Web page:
From Star Wars to The Hunger Games

The biggest box office hit in America right now is The Hunger Games.  In fact, it isn’t just setting records – it’s  breaking them.

Lionsgate’s record-shattering The Hunger Games opened with $68.25M grosses for Friday’s North American box office, including $19.75M in record-setting midnights. That should make for a first weekend of $140M with upside from 4,137 locations, with a screen count just under 10,000 prints. About 75% of those prints are in digital theaters, including 268 IMAX theaters across North America. Hunger Games records include: the highest non-sequel opening weekend ever, and the highest debut single day for a non-sequel ever, and the highest March opening ever, and the 5th highest opening day ever.

Why is it doing so well? Because this brutal actioner about love and courage was based on Suzanne Collins’ best-selling trilogy of post-apocalyptic young adult novels and made better than it had to be given all the omnipresent marketing and media hype.

For those of you unfamiliar with the novels or the motion picture, here’s the plot:

In a not-too-distant future, North America has collapsed, weakened by drought, fire, famine, and war to be replaced by Panem, a country divided into the Capitol and 12 districts. Each year two young representatives from each district are selected by lottery to participate in The Hunger Games. Part entertainment, part brutal intimidation of the subjugated districts, the televised games are broadcast throughout Panem. The 24 participants are forced to eliminate their competitors, literally, with all citizens required to watch. When 16-year-old Katniss’ young sister, Prim, is selected as the mining district’s female representative, Katniss volunteers to take her place. She and her male counterpart Peeta, will be pitted against bigger, stronger representatives who have trained for this their whole lives.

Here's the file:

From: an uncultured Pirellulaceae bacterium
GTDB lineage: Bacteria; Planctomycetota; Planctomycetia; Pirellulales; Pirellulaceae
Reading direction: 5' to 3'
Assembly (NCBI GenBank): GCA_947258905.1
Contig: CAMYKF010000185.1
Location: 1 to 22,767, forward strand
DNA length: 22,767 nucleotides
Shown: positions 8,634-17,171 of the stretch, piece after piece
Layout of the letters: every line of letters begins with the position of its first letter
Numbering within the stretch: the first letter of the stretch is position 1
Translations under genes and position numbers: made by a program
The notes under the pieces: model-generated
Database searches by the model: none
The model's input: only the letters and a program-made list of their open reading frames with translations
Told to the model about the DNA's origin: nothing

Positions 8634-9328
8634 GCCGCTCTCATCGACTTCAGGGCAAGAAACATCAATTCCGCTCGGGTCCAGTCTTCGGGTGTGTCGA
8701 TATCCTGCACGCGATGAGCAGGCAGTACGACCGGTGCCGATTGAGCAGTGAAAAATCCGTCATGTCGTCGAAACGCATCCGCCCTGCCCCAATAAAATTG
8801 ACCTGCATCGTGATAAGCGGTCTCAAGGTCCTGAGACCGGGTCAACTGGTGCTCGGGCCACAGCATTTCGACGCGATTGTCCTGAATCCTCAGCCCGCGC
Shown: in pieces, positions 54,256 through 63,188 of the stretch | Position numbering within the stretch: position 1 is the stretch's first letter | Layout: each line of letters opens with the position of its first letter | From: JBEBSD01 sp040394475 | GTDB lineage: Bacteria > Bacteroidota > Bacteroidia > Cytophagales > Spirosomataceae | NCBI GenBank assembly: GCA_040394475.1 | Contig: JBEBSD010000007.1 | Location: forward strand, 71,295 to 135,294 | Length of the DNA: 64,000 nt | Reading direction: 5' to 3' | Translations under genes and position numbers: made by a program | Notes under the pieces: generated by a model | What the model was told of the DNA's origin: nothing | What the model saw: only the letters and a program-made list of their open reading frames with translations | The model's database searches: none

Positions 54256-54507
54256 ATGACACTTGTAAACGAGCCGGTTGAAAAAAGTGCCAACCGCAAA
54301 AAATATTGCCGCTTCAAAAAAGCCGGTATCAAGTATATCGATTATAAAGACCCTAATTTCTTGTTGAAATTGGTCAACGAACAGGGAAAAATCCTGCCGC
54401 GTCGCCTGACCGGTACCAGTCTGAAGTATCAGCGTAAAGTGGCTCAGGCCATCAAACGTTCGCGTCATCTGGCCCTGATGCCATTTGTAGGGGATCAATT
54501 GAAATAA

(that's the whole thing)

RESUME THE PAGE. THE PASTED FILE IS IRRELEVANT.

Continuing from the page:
But is this movie appropriate for children?

Parents need to know that although the bestselling Hunger Games books are enormously popular with tweens, there’s a clear distinction between reading about violence and seeing it portrayed on screen. Developmentally, the 10- to 12-year-olds who’ve read the book may find the movie’s visceral, sometimes bloody teen-on-teen violence upsetting — especially the brutal scene that opens the Games, in which several teens are slaughtered by their fellow contestants. Even young teens need to be mature enough to deal with the 20+ deaths in The Hunger Games; characters are viciously dispatched with various weapons — including spears, arrows, and swords — as well as by having their necks broken, their skulls cracked, and their bodies ravaged by carnivorous and poisonous creatures. Despite the violence (which is, overall, less graphic than the novel’s descriptions but is still very intense), the movie explores thought-provoking themes about reality television, totalitarian government, and screen violence as entertainment. And Katniss, the main character, is a strong heroine who’s resourceful, selfless, and a true survivor. Her mentor, Haymitch, is initially depicted as a cynical drunk, but he ultimately proves to be a valuable ally.